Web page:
Great Lakes Management is once again expanding its senior living footprint with major partners including senior living developer Ryan Cos., but certain market pressures are pushing the company to take a breather on future growth for the time being.
The Plymouth, Minnesota-based company has a broad range of investment holdings including multifamily and student housing, but specifically in senior living, the company’s portfolio consists of approximately 2,800 memory care units and 1,200 IL units spread across 46 communities.
The company has “been on a pretty significant growth curve,” but construction costs and interest rates have prompted the company to hit the “pause button” according to Great Lakes Management CEO Mike Pagh.
“We’re looking at opportunities that we can make work,” he told Senior Housing News.
One thing that hasn’t totally paused is the partnership between Great Lakes Management and Ryan Cos., with the pair working on a third senior living community under the Talamore Senior Living brand.
The latest project, Talamore Senior Living Woodbury, will bring a four-story, 245,000 square-foot senior living community to Woodbury, Minnesota, consisting of 90 IL units, 70 AL units, 26 memory care units and 14 skilled nursing suites.
The community, which is the second Talamore Senior Living community in Minnesota, will include multiple dining venues, a library, wellness/telehealth center, fitness areas, spa, salon, club room, activity room and gathering space for community events.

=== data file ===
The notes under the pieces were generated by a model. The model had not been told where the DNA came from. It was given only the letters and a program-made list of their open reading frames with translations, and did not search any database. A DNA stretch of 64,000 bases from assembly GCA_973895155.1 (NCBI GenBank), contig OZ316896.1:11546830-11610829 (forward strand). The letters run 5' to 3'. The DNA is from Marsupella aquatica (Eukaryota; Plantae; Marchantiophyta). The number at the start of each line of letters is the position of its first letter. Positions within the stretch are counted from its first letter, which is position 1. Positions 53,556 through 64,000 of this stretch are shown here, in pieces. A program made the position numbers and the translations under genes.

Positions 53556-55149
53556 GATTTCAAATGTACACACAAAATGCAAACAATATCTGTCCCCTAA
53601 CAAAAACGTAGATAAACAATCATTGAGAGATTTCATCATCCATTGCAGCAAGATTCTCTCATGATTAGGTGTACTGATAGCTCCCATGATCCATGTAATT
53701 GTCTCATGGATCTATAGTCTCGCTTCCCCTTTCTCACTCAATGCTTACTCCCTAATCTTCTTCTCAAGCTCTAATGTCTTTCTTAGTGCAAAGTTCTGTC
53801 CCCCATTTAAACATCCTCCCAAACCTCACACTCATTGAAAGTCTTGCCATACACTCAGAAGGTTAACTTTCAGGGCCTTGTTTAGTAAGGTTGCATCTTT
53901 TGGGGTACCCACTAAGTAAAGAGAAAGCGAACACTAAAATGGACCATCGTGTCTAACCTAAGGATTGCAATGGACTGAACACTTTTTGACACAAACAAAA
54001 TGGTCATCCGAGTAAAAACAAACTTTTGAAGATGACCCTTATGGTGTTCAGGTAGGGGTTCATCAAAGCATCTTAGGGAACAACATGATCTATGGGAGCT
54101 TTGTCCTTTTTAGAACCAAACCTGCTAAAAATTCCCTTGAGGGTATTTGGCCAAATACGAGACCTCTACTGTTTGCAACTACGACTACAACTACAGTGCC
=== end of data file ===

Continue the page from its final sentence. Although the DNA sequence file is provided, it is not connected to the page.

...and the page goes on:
Pagh added that the latest Talamore community is the largest of the three communities in the partnership with Ryan Cos.
Thus far into 2023, Pagh said he believes that this year was the first in which it felt like Covid-19 was “in the rearview mirror,” with a “more normal rhythm” coming for operations and market conditions.
“We’re back in business and our primary units are back in demand,” Pagh said. “We had a very active winter, spring and early summer and we’re really excited about this moment.”
Pagh noted there’s been some “loosening” in the labor market as it relates to challenges, but it remains tight even as agency labor is trending down. Two-thirds of communities were “completely out of agency labor with very little overtime,” Pagh added.
That indicates to Pagh that the labor market is stabilizing and Pagh noted that Great Lakes Management had “closed the back door” with regard to turnover as the company hires new staff and is having success in training and retaining staff longer, he added.
To help move the company forward, Pagh said Great Lakes Management was looking at implementing new software platforms and incorporating artificial intelligence and machine learning that help analyze trends and provide greater operational insight.
“I think that’s an exciting area,” Pagh said. “We’re seeing these early stages of some applications that are coming to bear and senior housing is of interest to us.”
Looking ahead, even with high construction costs and steep interest rates, Pagh said Great Lakes Management is “very bullish” on the senior living industry and future investment.
“I think it’s healthy for the market to pause for a little bit here to see less construction to give us operators an opportunity to absorb units that were impacted by the pandemic,” Pagh said. “We’re very excited about the market and the opportunities that continue to exist and that’s why we believe there’s a very bright future in our industry.”